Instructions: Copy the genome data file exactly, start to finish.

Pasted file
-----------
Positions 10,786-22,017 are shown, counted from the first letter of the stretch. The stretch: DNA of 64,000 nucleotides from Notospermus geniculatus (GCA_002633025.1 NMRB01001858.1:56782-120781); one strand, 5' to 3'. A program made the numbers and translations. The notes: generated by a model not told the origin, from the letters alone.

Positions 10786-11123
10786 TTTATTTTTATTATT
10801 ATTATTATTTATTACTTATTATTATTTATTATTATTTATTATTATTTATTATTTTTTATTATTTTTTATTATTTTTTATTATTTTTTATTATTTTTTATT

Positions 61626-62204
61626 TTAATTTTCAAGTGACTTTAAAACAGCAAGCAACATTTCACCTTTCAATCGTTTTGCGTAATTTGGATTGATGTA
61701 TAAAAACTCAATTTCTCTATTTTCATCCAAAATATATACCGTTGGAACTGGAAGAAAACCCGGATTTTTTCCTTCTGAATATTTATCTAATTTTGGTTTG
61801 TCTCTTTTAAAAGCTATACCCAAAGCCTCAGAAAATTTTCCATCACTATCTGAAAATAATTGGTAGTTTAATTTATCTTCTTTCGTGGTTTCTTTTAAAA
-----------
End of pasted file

Positions 10,786-22,017 are shown, counted from the first letter of the stretch. The stretch: DNA of 64,000 nucleotides from Notospermus geniculatus (GCA_002633025.1 NMRB01001858.1:56782-120781); one strand, 5' to 3'. A program made the numbers and translations. The notes: generated by a model not told the origin, from the letters alone.

Positions 10786-11123
10786 TTTATTTTTATTATT
10801 ATTATTATTTATTACTTATTATTATTTATTATTATTTATTATTATTTATTATTTTTTATTATTTTTTATTATTTTTTATTATTTTTTATTATTTTTTATT

Positions 61626-62204
61626 TTAATTTTCAAGTGACTTTAAAACAGCAAGCAACATTTCACCTTTCAATCGTTTTGCGTAATTTGGATTGATGTA
61701 TAAAAACTCAATTTCTCTATTTTCATCCAAAATATATACCGTTGGAACTGGAAGAAAACCCGGATTTTTTCCTTCTGAATATTTATCTAATTTTGGTTTG
61801 TCTCTTTTAAAAGCTATACCCAAAGCCTCAGAAAATTTTCCATCACTATCTGAAAATAATTGGTAGTTTAATTTATCTTCTTTCGTGGTTTCTTTTAAAA